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Blackberry Going Private
BlackBerry, the world-famous smartphone maker based in Ontario, Canada has agreed to go private upon a $4.7 billion deal by the Fairfax consortium.
Prem Watsa, who leads the consortium is seen by many as the Canadian counterpart of Warren Buffet, believes most of the investment would be from within Canada, and the deal would see Mike Lazaridis, the founder of BlackBerry, returning once more to the helm of the company.
Lazaridis was the co-CEO of BlackBerry until 2012 and a board member until March.
On Friday, BlackBerry said it would be focusing more on enterprise customers than on the individual consumer market. The company is thinking of moving away from the tough competitive space and position themselves to businesses, governments, legal firms and security forces as secure communication device provider.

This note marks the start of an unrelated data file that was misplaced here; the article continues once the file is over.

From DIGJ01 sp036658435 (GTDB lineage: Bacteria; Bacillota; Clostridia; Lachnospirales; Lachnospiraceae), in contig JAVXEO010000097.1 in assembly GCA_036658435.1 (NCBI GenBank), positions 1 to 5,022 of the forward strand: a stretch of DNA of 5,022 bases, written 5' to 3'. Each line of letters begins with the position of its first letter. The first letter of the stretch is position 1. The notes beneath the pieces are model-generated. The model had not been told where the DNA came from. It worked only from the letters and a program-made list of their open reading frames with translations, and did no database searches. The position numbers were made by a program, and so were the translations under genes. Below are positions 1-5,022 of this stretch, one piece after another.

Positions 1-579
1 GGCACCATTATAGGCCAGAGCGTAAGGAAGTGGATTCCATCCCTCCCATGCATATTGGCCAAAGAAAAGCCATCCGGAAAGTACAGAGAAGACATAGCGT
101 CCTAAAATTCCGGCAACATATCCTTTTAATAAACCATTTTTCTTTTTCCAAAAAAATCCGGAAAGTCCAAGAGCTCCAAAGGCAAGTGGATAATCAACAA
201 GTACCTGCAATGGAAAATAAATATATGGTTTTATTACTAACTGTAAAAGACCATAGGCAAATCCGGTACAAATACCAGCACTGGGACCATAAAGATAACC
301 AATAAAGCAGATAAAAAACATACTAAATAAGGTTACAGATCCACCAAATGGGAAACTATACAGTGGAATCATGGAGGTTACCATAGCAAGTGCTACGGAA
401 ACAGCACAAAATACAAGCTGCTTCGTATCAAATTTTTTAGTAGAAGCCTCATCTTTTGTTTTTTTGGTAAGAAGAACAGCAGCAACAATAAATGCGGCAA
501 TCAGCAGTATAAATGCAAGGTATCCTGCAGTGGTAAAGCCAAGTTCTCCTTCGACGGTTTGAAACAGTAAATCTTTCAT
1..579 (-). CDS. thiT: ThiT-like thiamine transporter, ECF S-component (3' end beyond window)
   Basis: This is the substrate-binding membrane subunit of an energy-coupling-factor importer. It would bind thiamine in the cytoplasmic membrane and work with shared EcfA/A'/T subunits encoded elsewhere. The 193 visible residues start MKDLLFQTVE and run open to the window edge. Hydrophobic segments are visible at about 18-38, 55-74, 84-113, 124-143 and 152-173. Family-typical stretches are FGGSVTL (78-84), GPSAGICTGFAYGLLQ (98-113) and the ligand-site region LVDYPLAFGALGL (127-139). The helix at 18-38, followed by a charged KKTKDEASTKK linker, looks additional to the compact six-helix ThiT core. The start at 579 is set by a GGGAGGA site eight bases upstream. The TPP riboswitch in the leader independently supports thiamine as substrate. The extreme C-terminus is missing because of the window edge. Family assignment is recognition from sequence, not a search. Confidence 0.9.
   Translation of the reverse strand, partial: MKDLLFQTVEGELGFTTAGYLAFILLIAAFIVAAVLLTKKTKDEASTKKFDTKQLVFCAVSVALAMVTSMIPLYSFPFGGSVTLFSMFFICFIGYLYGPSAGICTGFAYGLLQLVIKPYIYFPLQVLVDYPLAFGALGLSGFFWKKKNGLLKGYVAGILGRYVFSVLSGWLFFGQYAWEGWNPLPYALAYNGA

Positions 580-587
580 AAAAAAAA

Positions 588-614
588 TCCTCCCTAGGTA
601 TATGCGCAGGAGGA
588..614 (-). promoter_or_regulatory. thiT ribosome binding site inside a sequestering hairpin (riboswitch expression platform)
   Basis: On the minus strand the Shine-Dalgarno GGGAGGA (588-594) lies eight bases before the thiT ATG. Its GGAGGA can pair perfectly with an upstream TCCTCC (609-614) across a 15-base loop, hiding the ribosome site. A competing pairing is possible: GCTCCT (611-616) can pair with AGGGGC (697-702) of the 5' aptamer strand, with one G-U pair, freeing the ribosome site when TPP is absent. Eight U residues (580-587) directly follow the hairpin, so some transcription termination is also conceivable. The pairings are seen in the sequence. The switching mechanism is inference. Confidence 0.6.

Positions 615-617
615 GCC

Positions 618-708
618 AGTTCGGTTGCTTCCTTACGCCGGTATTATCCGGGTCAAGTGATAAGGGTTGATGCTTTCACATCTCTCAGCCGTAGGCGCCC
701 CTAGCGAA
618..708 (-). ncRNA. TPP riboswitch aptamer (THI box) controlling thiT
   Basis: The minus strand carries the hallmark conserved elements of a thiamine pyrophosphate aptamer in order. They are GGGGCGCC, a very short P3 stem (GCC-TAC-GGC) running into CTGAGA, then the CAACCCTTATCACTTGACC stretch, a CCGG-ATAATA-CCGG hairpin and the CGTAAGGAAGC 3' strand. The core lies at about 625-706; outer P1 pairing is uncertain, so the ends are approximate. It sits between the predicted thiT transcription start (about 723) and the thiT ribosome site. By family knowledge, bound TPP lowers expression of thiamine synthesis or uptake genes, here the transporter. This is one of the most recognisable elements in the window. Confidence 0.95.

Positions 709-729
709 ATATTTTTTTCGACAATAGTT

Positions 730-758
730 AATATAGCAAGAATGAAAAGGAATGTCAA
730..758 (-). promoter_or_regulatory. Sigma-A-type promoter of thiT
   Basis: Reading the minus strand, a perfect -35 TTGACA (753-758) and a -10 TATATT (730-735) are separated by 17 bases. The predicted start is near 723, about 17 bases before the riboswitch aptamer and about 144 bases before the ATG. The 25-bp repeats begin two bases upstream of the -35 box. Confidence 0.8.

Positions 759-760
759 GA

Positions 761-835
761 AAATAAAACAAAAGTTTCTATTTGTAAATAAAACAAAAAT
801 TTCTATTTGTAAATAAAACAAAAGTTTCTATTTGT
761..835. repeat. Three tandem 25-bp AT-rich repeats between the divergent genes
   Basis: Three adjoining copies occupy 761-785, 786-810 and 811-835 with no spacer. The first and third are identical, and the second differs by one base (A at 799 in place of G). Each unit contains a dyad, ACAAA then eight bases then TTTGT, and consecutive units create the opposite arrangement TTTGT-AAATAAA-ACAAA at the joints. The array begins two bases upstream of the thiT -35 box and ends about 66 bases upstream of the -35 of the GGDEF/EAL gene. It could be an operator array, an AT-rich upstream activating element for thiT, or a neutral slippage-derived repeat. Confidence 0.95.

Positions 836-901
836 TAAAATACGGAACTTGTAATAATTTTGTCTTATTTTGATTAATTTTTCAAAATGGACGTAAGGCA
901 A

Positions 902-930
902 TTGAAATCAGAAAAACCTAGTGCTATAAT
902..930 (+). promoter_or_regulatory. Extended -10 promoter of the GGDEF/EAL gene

Right now, out of the 600,000 mobile devices used by the Pentagon, almost 470,000 are BlackBerrys. The scene is similar in many top law firms and government departments which prize security above all else. There happen to be some US government agencies which solely use BlackBerry.
With the rise of competitors in the market and iPhone and android devices giving a better browsing experience, individual consumers were moving in favor of other alternatives and BlackBerry still remained a sound choice only for those to whom typing and emails were more important than other activities on the Internet.
The company’s Z10 touchscreen device failed badly this January and the company may have to write down almost $1 billion.
The company has until November to seek alternative superior offers to that made by the Fairfax investment consortium, but such chances are slim.